Anna, Ole, Fred and Peter are four members of the Emergencies Team — or E-Team — the boots on the ground division of a respected, international human rights group. Arriving as soon as possible after allegations of human rights abuse surface, the E-Team uncovers crucial evidence to determine if further investigation is warranted and, if so, to investigate, document, and capture the world’s attention. They also immediately challenge the responsible decision makers, holding them accountable. Human rights abuses thrive on secrecy and silence, and the work of the E-Team, backed by their international human rights organization, has shone light in dark places and given voice to thousands whose stories would never otherwise have been told.

large_fishtail_web_1Fish Tail (61mins)

Director: Andrew Renzi, Producer: Brett Potter, Tylee Abbott

The iconic voice and noble philosophies of Harry Dean Stanton accentuate this authentic look at life on the edge of the wilderness. Cowboys, roaring campfires, and vast landscapes—those hallmarks of the American West—punctuate director Andrew Renzi’s glimpse into a rugged lifestyle few Americans still pursue. Following the cowboys of Montana’s Fishtail Basin Ranch as they survive another calving season, Renzi captures the texture of pastoral life, highlighting its cyclical and untainted essence. Suffused with rustic beauty, this atmospheric documentary observes this idealized occupation with an honest eye. Set to a seraphic score, Stanton would agree, this is a film for “those of earth-born passion.” (Source: Tribeca Film Festival)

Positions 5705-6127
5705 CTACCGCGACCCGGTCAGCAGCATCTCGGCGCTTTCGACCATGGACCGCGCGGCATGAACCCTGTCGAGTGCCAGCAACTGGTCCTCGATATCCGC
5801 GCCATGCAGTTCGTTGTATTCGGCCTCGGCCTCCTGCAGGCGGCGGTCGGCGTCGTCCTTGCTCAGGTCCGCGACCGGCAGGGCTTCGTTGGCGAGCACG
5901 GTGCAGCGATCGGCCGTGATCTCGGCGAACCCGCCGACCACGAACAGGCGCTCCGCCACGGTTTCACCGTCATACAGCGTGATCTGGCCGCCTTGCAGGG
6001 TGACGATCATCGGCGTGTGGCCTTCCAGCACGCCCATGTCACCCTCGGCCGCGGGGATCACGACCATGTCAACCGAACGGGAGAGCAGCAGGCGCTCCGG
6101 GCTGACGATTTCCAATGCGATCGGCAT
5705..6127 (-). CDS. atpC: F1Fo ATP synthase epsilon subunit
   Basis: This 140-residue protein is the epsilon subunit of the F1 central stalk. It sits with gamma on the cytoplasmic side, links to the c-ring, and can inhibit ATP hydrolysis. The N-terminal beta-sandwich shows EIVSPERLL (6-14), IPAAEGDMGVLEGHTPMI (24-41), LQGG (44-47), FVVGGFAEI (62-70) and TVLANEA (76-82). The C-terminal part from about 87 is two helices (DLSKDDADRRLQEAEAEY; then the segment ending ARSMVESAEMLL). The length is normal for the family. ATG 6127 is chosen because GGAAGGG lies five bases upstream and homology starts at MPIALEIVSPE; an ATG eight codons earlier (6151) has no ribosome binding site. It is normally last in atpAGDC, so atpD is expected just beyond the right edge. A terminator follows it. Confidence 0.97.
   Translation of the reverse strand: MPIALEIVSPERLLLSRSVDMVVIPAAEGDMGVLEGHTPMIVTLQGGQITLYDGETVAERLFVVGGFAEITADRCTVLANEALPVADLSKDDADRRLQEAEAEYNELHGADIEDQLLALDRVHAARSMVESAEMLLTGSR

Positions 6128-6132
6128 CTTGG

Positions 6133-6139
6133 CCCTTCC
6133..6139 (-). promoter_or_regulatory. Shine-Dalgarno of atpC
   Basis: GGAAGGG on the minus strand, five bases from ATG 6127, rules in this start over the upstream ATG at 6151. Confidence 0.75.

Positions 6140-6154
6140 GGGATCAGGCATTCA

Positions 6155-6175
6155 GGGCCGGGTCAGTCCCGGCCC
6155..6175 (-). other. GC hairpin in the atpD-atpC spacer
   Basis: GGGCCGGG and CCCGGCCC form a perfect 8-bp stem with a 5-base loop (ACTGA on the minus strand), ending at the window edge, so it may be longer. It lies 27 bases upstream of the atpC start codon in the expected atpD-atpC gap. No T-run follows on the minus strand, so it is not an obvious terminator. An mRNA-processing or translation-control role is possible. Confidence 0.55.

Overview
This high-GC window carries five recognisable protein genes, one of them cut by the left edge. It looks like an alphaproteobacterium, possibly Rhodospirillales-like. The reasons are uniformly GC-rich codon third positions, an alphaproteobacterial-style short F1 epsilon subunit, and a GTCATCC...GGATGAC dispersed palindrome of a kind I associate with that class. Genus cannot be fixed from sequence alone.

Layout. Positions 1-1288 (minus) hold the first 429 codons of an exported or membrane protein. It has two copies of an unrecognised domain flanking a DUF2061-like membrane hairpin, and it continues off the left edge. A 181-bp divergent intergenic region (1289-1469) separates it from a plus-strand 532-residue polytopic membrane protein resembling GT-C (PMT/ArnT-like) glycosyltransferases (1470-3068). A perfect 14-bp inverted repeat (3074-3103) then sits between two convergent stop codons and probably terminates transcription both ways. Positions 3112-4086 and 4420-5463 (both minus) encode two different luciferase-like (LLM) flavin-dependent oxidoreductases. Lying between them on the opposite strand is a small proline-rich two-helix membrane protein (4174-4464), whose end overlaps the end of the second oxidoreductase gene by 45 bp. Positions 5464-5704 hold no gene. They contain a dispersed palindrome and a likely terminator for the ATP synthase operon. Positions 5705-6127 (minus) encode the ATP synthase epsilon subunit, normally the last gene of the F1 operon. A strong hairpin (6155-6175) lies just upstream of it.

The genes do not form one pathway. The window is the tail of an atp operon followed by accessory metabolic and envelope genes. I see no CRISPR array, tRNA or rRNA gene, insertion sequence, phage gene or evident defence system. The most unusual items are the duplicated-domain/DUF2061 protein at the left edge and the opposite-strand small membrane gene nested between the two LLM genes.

13942-1Happy Valley (98mins)

Director: Amir Bar-Lev

The town of State College, home to Penn State University, lies at the heart of an area known as Happy Valley. Its iconic figure for more than 40 yearsJoe Paterno, the head coach of the school’s football team, took on mythic national stature as ‘Saint Joe.’ But in November 2011, everything came crashing down when former Assistant Coach Jerry Sandusky was charged with child sex abuse. Filmed over the course of the year after Sandusky’s arrest, Amir Bar-Lev creates a parable of guilt, responsibility, and identity for a small town caught in the glare of the national spotlight.

still from Killing Time. Documentary director: Jaap van Hoewijk produced by : KV Films / Eric Velthuis
Killing Time (54mins)